LGBTQ advocates announce a lawsuit challenging South Carolina’s 1988 “no promo homo” law – Photo: SC Equality.
A federal court has declared a South Carolina law prohibiting LGBTQ content from being discussed in a positive or neutral way in health education classes to be unconstitutional.
The decree comes two weeks after the high school student organization Gender and Sexuality Alliance, along with the Campaign for Southern Equality and South Carolina Equality Coalition on behalf of their members who are public school students, sued the state over its “no promo homo” law.
Under the 1988 law, discussions concerning homosexuality or same-sex relationships are prohibited in the classroom, except in the context of talking about sexually transmitted diseases. Even any neutral mention or acknowledgement of homosexuality by a teacher could result in disciplinary action against, or dismissal of, that teacher.
Such “no promo homo” laws, which exist in at least five other states, have been fiercely criticized by LGBTQ advocates, who say that such laws send a message of moral disapproval to students struggling with their sexual orientation or gender identity.
The laws have also been criticized for denying teachers their First Amendment rights, and for creating an environment in which a teacher or administrator may be reticent to intervene on behalf of an LGBTQ student who is being bullied or harassed, for example, lest they be fired for “promoting” homosexuality.
In the consent decree, U.S. District Judge David Norton found that the law is unconstitutional because it violates the rights of LGBTQ students under the Equal Protection Clause of the Fourteenth Amendment to the U.S. Constitution. As a result, his order bars school administrators from attempting to enforce the law.
“The Challenged Provision…is a classification based on sexual orientation that is not rationally related to any legitimate state interest, and thus cannot satisfy any level of judicial review under the Equal Protection Clause,” Norton wrote. “The Superintendent and the Superintendent’s officers, assigns, successors, agents, employees, attorneys, and other persons who are acting in concert or in participation with each or any of them, are permanently enjoined from enforcing, applying, or relying on [the statute].”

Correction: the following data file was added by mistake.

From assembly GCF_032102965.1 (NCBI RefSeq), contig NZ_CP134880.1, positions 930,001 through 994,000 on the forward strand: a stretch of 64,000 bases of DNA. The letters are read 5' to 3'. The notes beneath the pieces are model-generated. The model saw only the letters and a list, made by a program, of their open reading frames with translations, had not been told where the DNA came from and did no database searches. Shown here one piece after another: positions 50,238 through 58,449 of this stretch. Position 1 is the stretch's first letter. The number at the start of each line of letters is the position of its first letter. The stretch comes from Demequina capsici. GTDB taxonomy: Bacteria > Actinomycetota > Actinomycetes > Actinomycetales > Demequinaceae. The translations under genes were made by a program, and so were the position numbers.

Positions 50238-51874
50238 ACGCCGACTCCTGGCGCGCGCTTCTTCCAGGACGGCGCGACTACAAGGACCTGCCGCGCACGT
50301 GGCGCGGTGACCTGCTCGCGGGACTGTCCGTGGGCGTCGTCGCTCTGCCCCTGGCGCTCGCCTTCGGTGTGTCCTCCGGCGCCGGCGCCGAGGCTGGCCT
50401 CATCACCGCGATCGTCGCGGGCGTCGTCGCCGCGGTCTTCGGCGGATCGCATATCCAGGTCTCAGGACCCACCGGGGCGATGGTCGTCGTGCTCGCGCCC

The court’s decision aligns with an opinion by South Carolina Attorney General Alan Wilson, who argued that the law would likely be held court would likely find the law unconstitutional because it singled out LGBTQ students for negative treatment, while no similar restrictions were placed on discussing heterosexual relationships in health education classes.
“I am very excited that this discriminatory law can no longer be enforced in South Carolina, and I hope we can continue to work toward a more accepting and equal state-wide community,” Eli Bundy, a sophomore who is the president of the Gender and Sexuality Alliance, an organization of high school students at a public magnet school in the Charleston County School District.
“I know how frustrating it can feel to be told by a teacher that they can’t talk about who you are,” Bundy said. “I’m so grateful that no other South Carolina student will have to go through school feeling like they have been erased.”
The South Carolina lawsuit, filed by the National Center for Lesbian Rights and Lambda Legal on behalf of the plaintiffs, is the latest to challenge “no promo homo” laws. In recent years, Utah and Arizona have repealed similar laws in response to nearly identical lawsuits.
“In South Carolina, people across the political and ideological spectrum understand that no one should be excluded because of their LGBTQ identity,” Kevin Hall, the office managing partner at the Columbia-based Womble Bond Dickinson law firm, which is also representing the plaintiffs. “We have common ground in the shared goal of ensuring that all students are safe, respected, and supported in school.
“This court order means that we can put this clearly unconstitutional 32-year-old law behind us, and it marks a new day for LGBTQ students here, who can now go to school without the stigma that this law cast over them,” Hall added. “My hat’s off to the courageous students in South Carolina who spoke out against this damaging law.”
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